Visit Kent's new ministry Making Life Count www.makinglifecount.net
for printable Bible studies and video teachings

Click here for more stories on Kent's Devotionals Blog

The Sure Cure For Worry Slaying Your Giants Pastor Abusers Book

Coveting

Thou Shalt Not Covet Hamburgers

When I was in sixth grade, I went to a small Lutheran school in New Orleans. Our school didn’t have a cafeteria, so each student brought lunch from home and ate it at his or her desk. Every day I carried the same meal in my blue snap-down lunch box:

            Baloney sandwich on white bread. (This was before whole wheat bread was “invented.”)

            Small bag of potato chips.

            Thermos bottle of tomato soup.

            Moon pie.

Robbie Buckner sat to my right. He never brought a lunch box to school. At noon each day, his mother delivered him a hamburger from the restaurant down the street. In those days my family was relatively poor, so I got to eat a hamburger at a restaurant only a couple of times a year. Robbie ate them every day.

Each lunch period I was forced to smell his hamburger. I watched in agony as Robbie opened his mouth wide and chewed off a mouthful. I was tortured as I listened to him smack each bite, while I forced a baloney sandwich down my own throat.

             Paul said, “I would not have known about coveting if the Law had not said, ‘You shall not covet.’” I would not have known about coveting if it weren’t for Robbie Buckner’s hamburger.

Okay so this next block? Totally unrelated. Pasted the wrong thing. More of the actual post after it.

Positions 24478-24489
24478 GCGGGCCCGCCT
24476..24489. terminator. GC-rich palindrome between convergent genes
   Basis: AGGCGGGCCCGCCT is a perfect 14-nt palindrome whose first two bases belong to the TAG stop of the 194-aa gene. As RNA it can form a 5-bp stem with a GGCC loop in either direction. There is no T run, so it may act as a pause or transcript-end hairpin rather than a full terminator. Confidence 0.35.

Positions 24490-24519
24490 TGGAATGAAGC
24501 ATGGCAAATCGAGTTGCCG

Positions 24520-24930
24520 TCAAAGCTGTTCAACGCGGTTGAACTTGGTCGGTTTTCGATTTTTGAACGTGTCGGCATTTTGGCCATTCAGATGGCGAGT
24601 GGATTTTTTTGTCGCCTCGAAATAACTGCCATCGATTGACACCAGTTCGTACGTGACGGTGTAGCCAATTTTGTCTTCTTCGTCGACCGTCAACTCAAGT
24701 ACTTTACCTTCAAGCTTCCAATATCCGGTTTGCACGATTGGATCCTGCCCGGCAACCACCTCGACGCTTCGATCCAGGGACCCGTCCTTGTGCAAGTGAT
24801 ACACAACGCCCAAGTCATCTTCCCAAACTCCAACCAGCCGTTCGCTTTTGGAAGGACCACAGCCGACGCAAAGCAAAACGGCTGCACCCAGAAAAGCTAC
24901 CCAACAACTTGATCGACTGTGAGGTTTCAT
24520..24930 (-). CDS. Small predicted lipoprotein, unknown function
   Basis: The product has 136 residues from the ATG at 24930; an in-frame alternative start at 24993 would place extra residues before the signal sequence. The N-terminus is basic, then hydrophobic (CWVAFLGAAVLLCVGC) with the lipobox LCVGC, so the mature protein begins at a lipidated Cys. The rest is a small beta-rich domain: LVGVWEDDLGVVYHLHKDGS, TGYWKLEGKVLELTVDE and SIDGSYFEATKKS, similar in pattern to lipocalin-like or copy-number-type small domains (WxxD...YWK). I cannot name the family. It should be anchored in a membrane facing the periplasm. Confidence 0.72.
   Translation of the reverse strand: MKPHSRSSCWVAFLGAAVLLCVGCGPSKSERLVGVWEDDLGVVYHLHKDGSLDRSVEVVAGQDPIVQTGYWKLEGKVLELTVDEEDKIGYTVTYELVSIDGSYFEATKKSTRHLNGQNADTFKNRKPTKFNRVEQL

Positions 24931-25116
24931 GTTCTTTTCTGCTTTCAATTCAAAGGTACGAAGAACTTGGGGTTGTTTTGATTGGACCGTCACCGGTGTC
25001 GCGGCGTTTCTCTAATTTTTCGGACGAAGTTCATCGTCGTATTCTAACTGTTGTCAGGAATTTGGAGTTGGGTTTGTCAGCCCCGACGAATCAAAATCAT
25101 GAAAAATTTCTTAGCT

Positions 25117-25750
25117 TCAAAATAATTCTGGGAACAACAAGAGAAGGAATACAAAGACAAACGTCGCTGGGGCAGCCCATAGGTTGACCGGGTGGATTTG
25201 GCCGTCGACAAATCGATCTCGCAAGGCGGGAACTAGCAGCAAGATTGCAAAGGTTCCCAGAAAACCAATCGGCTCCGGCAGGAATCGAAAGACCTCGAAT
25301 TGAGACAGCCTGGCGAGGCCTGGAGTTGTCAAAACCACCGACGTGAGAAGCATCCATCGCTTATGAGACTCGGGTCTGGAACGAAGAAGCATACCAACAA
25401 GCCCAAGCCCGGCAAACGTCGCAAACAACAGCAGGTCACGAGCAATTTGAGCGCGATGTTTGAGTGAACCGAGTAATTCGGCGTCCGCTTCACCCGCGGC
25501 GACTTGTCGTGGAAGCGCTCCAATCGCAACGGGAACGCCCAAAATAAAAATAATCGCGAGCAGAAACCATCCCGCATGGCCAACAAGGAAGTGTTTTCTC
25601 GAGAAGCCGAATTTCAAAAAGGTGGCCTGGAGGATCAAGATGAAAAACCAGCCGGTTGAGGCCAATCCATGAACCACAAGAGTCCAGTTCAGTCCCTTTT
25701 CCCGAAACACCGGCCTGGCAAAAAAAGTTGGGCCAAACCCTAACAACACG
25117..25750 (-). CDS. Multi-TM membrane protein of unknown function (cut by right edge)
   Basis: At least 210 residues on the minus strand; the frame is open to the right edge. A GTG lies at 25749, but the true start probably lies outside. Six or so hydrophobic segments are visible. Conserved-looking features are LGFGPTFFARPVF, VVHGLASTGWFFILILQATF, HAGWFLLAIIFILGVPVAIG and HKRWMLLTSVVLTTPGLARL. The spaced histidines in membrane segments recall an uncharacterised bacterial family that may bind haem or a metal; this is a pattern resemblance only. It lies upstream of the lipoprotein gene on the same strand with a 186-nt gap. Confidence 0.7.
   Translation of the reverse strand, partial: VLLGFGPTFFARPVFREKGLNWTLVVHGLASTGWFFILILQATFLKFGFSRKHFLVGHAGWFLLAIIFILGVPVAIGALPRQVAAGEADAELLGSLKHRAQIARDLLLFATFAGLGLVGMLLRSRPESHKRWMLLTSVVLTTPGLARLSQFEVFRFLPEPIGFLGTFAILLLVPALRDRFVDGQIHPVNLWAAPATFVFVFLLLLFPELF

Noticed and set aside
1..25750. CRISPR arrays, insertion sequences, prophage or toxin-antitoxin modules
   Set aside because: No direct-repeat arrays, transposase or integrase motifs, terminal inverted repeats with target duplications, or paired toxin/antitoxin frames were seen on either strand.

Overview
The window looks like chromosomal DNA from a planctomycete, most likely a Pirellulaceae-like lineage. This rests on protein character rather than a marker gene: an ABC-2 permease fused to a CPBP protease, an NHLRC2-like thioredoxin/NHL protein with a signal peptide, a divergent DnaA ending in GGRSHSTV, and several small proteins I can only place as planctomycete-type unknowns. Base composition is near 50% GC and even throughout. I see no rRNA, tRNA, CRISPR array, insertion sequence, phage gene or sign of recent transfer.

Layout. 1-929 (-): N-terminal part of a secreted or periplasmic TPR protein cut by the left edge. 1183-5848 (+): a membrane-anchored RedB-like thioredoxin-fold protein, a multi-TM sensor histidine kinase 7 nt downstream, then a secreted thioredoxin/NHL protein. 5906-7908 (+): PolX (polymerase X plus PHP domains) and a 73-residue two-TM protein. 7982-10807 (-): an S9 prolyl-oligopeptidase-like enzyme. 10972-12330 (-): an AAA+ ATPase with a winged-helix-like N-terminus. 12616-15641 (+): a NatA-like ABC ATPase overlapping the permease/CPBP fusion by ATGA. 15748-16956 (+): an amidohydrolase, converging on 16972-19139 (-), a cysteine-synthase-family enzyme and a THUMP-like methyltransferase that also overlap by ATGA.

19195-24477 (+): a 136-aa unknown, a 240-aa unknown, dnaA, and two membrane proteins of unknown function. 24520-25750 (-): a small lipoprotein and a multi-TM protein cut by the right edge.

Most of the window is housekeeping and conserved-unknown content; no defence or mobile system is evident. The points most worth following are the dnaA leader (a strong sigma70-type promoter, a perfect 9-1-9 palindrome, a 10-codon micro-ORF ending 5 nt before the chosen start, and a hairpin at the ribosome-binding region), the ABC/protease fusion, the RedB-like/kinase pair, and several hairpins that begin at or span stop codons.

I memorized the Ten Commandments in this Christian grade school. I could say the tenth by heart: “You shall not covet your neighbor’s house; you shall not covet your neighbor’s wife or his male servant or his female servant or his ox or his donkey or anything that belongs to your neighbor” (Ex. 20:17).

With my head I learned not to covet, but with my heart I learned how to covet. I know that hamburgers aren’t mentioned in the off-limits list in the tenth commandment. I didn’t covet my neighbor’s house, wife, servants, ox, or donkey. But that last phrase did me in: “or anything that belongs to your neighbor.” Yep, that includes hamburgers.

And who is my neighbor? Anyone outside of me.

(Kent Crockett, I Once Was Blind But Now I Squint, Chattanooga, TN: AMG Publishers, 2004, 59-60)

 



Have to Have

Coveting means I have to have what the “haves” have.

(Kent Crockett, I Once Was Blind But Now I Squint, Chattanooga, TN: AMG Publishers, 2004, 59)



Cross Reference:

Never Satisfied

How to Identify Envy


Topics: